16     He shall come and destroy these husbandmen, and shall give the vineyard to others. And when they heard it, they said, God forbid.

17     And he beheld them, and said, What is this then that is written, The stone which the builders rejected, the same is become the head of the corner?

18     Whosoever shall fall upon that stone shall be broken; but on whomsoever it shall fall, it will grind him to powder.

19     And the chief priests and the scribes the same hour sought to lay hands on him; and they feared the people: for they perceived that he had spoken this parable against them.


5.   This parable is obviously a story, and it is not to be taken literally.  But it does give you an overview of Godís dealings with His people from the beginning down to the days of Christ on earth.  This understood, and since it is Christmas season, let us together step back and consider four views that will set Christmas in context for you:



1B.    In your bulletin is an insert that divides the time before the crucifixion of our Lord Jesus Christ into eleven phases, or unequal periods of time. On the back page of your bulletin you will see a diagram that begins with a picture of the earth and ends with the cross of Jesus Christ and an arrow pointing to the future.

2B.    I would like you to use the insert to get the information that you will use to fill in the blanks underneath the diagrams on the back page of your bulletin when you get home.  Do this with your family and it will help both you and your kids to get a feel for the flow of important history, from Godís creation to the crucifixion of the Lord Jesus Christ.  I say important history because what should be most important to you is not what happened to the Incas in the Andes mountains, to the Celtic tribes in Ireland or Scotland, to the Masai in East Africa, or to the Ming dynasty in China, but what happened in Biblical history as a result of Godís involvement in the flow of human events to bring the Savior to mankind.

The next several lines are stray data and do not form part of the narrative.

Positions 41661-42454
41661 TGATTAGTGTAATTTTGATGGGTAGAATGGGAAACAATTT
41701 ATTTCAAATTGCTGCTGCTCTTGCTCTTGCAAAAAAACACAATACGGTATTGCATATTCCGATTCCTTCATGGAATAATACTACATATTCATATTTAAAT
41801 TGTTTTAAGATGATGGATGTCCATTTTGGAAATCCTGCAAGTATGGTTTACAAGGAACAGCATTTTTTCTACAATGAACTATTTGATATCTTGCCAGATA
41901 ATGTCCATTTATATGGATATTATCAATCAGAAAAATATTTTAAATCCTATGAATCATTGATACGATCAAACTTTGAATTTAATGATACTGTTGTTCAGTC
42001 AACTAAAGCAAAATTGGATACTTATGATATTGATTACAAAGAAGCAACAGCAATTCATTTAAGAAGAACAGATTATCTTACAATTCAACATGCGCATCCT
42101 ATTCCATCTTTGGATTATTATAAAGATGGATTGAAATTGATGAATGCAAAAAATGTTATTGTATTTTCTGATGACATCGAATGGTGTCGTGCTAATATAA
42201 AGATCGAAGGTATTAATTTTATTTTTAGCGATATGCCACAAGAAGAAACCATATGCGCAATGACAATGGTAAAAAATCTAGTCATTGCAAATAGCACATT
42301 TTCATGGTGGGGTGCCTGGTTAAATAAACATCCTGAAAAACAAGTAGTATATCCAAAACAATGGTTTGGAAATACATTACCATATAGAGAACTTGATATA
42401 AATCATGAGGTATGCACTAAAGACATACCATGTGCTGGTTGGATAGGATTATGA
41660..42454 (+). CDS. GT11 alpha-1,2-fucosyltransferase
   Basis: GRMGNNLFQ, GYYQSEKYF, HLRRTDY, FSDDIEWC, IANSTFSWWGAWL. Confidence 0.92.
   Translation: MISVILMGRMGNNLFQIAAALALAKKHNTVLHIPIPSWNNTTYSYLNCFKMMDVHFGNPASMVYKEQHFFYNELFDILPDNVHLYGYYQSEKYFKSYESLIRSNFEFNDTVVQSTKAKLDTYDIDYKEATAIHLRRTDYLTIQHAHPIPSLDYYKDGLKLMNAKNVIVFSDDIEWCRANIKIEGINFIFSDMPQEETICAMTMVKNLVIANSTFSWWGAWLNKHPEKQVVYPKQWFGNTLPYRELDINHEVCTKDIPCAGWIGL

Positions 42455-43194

3B.    With the insert in one hand and the bulletin in the other hand, notice that the first period of history is labeled Adam to Abraham, with the word Primeval to the right.  If you cannot see that, turn your insert over.  When you get home write the word Primeval under the diagram of the earth.

4B.    Next, there is a diagram that looks like descending steps.  It refers to the descent of Godís people from the promised land to Egypt, and represents the second phase of history, from the time of Abraham to the time of Joseph.  Remember, these are not equal periods of years, but are memorable phases of history.  Under the steps you will write Patriarchal, because during this phase we have the lives of Israelís patriarchs, Abraham, Isaac and Jacob.

5B.    The third phase is labeled Joseph and represents that period of time when those few Jews moved to Egypt when Joseph served Pharaoh with favor, extending over four centuries to the time when the Jews were enslaved by the Egyptians.  Under the box containing a diagram of links of a chain you will write the word Bondage.